PAX impressions / The Peregrine

When I saw that a company was demoing what looked to be the Power Glove of the 21st century, I knew I had to go see what this was all about. I will admit to you upfront, I can be kind of a ‘hater’ when it comes to peripherals. A bit of an old man, set in his controller ways who is unwilling to accept that there might be other ways. That being said, I tried the prototypes they had at PAX (it is not on sale, and has no official release date or price yet) and here are my thoughts.

In the hardcore world of competitive PC gaming, people are always trying to think of ways to improve performance, actions-per-minute, micromanagement techniques, mouse tracking speed, and anything else they can come up with to best opponents harder. Videogame control is all about hands, so it only makes sense that someday this idea would come back. The difference with Peregrine is that they are not trying to incorporate motion control at all, you keep your mouse. The essence of their idea is that the keyboard is wrapped around your hand, because despite how good we have all gotten at hotkeys and binds, they feel we could be faster on the draw and more comfortable in the process.

The one thing they definitely did right is making the glove not require drivers. There is software for configuring buttons, but the Peregrine is recognized like any keyboard in the world, on Windows, Mac, and Linux instantly via USB. The pod magnetically snaps onto the back of the glove and you’re ready to go. Steel wires run up and down your fingers and onto the steel pads at your thumb tip, thumb joint, and palm. When the pads touch the contacts on your fingers, that is a button press. So, for example you could assign F1 to your index finger’s point, F2 to your middle and so on, and there are your 4 major skills binds in Diablo 2, just touch to switch.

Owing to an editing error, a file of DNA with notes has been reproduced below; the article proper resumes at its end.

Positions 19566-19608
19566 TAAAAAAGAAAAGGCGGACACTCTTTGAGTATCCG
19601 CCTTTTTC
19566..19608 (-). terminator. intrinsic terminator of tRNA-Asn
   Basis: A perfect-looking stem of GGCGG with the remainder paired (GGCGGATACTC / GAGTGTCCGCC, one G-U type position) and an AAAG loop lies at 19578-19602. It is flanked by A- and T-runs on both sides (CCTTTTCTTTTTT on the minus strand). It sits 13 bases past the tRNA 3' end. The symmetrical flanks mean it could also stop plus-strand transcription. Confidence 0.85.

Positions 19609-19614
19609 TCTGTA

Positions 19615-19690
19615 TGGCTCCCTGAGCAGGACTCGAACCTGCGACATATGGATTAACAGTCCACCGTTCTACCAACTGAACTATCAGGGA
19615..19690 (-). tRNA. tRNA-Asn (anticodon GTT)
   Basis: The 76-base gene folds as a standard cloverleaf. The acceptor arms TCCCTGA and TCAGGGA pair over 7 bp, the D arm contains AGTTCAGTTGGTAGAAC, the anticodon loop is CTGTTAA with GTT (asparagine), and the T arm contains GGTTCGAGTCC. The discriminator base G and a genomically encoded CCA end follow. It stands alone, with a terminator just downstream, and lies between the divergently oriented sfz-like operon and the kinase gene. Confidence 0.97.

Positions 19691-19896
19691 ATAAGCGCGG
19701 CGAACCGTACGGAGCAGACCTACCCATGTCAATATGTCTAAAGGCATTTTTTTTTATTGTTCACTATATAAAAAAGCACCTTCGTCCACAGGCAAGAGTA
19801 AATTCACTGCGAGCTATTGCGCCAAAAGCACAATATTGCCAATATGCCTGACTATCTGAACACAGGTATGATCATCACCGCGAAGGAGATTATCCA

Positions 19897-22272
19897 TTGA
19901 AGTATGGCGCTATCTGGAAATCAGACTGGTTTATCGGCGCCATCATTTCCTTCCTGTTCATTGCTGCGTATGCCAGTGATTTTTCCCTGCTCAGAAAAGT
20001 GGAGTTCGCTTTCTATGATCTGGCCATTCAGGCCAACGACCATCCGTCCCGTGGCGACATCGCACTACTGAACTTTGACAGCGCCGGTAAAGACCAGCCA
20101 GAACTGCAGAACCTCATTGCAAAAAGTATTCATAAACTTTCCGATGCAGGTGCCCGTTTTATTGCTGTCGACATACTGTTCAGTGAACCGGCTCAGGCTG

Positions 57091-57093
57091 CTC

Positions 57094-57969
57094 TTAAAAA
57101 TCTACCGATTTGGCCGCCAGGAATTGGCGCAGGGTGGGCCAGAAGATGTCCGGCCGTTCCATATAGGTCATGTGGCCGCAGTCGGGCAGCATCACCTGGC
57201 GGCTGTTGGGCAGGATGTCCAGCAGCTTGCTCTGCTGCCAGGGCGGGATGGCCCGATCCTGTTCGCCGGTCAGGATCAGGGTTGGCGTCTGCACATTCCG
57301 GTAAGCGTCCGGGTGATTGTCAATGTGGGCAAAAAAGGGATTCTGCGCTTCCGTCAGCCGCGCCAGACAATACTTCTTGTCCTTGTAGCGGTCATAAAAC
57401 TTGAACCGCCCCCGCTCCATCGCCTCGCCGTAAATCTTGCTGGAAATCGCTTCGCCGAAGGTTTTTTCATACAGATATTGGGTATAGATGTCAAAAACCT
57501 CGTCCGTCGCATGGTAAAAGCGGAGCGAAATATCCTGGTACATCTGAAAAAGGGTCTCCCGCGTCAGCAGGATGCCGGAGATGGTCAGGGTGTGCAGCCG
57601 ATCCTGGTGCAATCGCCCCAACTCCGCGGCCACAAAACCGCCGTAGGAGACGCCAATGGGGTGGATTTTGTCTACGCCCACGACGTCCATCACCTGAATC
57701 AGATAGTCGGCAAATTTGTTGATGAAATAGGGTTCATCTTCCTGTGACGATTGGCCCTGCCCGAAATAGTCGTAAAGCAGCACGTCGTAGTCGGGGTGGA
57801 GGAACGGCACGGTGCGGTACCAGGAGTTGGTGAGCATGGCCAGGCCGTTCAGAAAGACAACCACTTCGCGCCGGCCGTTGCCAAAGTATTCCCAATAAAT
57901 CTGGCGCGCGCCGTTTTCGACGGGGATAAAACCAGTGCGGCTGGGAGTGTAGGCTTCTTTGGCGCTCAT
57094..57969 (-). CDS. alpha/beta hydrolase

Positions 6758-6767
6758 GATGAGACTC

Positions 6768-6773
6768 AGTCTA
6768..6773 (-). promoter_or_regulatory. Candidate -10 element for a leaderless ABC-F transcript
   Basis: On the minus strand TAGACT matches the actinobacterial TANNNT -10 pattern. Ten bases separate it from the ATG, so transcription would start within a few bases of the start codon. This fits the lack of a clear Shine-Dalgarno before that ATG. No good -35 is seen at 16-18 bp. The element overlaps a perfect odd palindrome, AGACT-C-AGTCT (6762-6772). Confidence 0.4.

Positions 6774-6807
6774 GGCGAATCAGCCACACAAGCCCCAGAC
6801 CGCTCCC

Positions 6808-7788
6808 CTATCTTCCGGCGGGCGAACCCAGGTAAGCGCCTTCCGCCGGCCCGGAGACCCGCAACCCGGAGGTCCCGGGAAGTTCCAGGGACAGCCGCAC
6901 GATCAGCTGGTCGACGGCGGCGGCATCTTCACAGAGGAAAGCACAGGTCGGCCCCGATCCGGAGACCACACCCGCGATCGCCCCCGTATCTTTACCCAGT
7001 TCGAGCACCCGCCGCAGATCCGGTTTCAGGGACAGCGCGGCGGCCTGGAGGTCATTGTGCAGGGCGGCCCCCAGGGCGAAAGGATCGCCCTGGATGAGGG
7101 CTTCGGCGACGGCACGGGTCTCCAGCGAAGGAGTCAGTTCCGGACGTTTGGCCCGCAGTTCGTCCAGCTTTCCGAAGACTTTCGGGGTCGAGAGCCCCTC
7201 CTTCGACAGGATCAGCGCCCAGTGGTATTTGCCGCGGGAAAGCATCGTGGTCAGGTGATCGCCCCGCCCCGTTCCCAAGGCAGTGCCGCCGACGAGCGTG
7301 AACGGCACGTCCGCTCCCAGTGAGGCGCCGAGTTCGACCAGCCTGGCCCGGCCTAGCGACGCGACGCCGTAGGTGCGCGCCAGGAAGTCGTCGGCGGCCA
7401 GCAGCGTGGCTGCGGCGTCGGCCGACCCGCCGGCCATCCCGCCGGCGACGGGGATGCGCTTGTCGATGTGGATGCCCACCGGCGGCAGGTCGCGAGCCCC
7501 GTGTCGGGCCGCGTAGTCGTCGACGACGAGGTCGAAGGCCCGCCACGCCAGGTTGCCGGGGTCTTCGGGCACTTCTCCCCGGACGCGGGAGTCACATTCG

Obviously something like this requires a learning curve, and I personally did not find it easy to use at all at first. You can still use your keyboard with it in, which is important considering how much typing MMOs require. One major flaw that I find is, with a keyboard you have a tactile sensation that tells you when you hit a command, the button goes in and comes back up. With the Peregrine you have no way of knowing if your command was recognized, which if you miss in say WoW Arena combat means you are dead. The other problem they are dealing with is that the thumb tip isn’t perfect on everyone’s hand despite having different glove sizes, but since the glove is the cheaper and more customizable part of the system these things can be fixed.

In closing, despite the fact that there were pro gamers from Defense of The Ancients there on site telling me that the Peregrine improves their actions per minute, I remain slightly unconvinced. Perhaps after a lot of practice one could improve, but I missed half the button presses during my play-test of Warcraft III which leaves me feeling underwhelmed. The design is slick, comfortable and sexy, but the functionality doesn’t leave me wanting to drop the price of a high end keyboard.

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